In Reading While Black: African American Biblical Interpretation as an Exercise in Hope, the Rev. Canon Dr. Esau McCaulley has captured for us the “ongoing conversation between the collective Black experience and the Bible.” This is a timely book for today, when many Anglican churches in North America are seeking to learn from the Black tradition.
Fr. Esau is an Anglican priest and pastor and serves as Assistant Professor of New Testament at Wheaton College. He is a canon theologian of the Diocese of Churches for the Sake of Others and a contributing opinion writer for The New York Times. He has written for Anglican Compass and many other publications.
Discounts for Anglican Reading Groups
Anglican Compass has partnered with Fr. Esau and InterVarsity Press to offer a 40% discount for orders of 10 or more copies of the book for church reading groups, Sunday School classes, small groups, etc.
We are encouraging groups to form in September and October. Fill out the form below to sign up and receive the discount code. The discount code begins on August 1 and runs through October 31.
Facebook Group for Discussion
We have created a Facebook group for parish group members to join to help continue the discussion. Join us there at https://www.facebook.com/groups/294941578553855/
Also, please discuss the book on social media and use #RWBcompass and #ReadingWhileBlack when you post!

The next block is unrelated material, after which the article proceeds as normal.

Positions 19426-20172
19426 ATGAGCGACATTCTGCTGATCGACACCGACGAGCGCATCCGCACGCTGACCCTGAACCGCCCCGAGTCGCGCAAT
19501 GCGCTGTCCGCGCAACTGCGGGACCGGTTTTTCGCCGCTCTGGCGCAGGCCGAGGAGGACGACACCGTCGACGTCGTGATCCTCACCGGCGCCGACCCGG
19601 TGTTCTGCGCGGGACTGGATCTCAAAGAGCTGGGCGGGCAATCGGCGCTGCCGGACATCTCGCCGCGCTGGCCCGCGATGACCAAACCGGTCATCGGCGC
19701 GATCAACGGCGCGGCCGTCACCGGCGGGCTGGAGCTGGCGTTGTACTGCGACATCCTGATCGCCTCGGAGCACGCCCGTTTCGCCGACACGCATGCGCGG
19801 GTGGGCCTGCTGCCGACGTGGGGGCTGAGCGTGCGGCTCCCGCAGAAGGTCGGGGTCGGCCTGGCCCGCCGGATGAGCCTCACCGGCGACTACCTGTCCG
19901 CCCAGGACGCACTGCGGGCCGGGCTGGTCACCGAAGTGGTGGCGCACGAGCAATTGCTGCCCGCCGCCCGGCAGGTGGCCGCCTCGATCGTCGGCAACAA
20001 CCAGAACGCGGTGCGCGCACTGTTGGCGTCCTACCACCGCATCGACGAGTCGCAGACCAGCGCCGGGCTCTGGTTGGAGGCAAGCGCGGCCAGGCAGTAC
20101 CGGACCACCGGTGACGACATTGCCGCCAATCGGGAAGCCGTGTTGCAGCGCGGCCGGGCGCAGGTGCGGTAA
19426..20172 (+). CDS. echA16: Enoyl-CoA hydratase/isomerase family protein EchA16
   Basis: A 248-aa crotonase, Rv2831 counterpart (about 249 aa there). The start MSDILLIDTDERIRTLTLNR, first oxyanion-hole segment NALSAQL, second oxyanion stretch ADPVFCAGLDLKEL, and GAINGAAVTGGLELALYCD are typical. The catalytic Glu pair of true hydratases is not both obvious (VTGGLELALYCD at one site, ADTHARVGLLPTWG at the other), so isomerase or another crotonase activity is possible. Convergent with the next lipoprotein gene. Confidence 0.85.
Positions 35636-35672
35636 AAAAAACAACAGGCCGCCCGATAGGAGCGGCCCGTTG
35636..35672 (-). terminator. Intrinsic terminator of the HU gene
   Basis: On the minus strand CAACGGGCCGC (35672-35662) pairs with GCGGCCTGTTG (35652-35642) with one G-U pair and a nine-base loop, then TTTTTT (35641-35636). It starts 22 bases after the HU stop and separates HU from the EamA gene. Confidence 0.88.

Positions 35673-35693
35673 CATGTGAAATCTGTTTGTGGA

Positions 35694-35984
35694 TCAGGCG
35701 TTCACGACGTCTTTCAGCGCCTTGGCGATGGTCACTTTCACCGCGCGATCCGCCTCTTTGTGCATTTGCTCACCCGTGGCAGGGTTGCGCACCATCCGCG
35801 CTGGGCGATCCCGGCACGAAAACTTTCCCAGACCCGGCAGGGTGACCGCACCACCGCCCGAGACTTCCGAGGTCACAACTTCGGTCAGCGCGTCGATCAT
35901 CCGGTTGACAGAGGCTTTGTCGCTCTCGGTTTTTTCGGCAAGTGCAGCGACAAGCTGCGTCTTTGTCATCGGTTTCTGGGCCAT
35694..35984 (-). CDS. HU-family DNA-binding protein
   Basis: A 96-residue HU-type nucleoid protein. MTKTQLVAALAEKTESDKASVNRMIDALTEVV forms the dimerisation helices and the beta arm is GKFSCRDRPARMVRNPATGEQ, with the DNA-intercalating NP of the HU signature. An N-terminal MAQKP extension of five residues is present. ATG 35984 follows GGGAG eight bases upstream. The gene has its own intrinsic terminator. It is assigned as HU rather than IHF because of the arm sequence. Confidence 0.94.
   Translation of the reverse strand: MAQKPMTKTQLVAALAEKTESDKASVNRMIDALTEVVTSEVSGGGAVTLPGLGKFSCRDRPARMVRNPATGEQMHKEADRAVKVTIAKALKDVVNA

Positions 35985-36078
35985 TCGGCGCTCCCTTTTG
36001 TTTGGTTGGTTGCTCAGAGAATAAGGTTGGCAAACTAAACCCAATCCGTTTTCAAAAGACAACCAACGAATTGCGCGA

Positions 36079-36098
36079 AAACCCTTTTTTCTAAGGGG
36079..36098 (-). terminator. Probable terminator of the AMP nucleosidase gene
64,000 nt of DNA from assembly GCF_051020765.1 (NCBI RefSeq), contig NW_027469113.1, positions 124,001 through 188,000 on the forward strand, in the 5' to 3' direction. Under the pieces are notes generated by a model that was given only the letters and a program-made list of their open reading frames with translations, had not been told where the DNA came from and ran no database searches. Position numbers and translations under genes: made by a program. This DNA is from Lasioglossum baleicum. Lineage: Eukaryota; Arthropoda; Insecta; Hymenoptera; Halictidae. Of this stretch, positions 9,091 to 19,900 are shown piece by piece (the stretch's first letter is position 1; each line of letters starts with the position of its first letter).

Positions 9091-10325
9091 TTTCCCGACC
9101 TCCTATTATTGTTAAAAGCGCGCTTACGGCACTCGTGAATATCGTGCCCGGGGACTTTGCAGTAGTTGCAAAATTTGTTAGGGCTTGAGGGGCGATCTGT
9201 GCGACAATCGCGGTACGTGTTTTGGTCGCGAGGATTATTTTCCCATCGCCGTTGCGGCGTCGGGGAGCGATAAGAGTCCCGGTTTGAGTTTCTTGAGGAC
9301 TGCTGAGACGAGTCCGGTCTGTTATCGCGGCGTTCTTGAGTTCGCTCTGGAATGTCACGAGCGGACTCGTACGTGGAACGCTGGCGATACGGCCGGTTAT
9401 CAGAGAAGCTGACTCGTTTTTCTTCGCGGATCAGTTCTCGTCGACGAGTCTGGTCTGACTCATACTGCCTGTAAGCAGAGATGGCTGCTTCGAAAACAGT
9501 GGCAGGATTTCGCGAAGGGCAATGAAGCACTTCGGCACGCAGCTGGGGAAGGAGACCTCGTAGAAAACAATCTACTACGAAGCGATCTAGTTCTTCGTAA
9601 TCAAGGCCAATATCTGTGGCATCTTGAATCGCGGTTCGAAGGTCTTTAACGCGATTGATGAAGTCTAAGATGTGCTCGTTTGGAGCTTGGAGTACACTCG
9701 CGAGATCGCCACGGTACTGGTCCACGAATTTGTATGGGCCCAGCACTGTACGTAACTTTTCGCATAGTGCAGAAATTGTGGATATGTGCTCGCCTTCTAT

Zoom Call with the Author
We are pleased to announce that Esau McCaulley will join our reading groups for a Zoom call on Thursday, October 29th at 7:00pm Eastern. Anyone who participates in a group discussion will be eligible to attend the Zoom call.
Growing up in the American South, Esau McCaulley knew firsthand the ongoing struggle between despair and hope that marks the lives of some in the African American context. A key element in the fight for hope, he discovered, has long been the practice of Bible reading and interpretation that comes out of traditional Black churches. This ecclesial tradition is often disregarded or viewed with suspicion by much of the wider church and academy, but it has something vital to say.
Reading While Black is a personal and scholarly testament to the power and hope of Black biblical interpretation. At a time in which some within the African American community are questioning the place of the Christian faith in the struggle for justice, New Testament scholar McCaulley argues that reading Scripture from the perspective of Black church tradition is invaluable for connecting with a rich faith history and addressing the urgent issues of our times. He advocates for a model of interpretation that involves an ongoing conversation between the collective Black experience and the Bible, in which the particular questions coming out of Black communities are given pride of place and the Bible is given space to respond by affirming, challenging, and, at times, reshaping Black concerns. McCaulley demonstrates this model with studies on how Scripture speaks to topics often overlooked by white interpreters, such as ethnicity, political protest, policing, and slavery.
Ultimately McCaulley calls the church to a dynamic theological engagement with Scripture, in which Christians of diverse backgrounds dialogue with their own social location as well as the cultures of others. Reading While Black moves the conversation forward.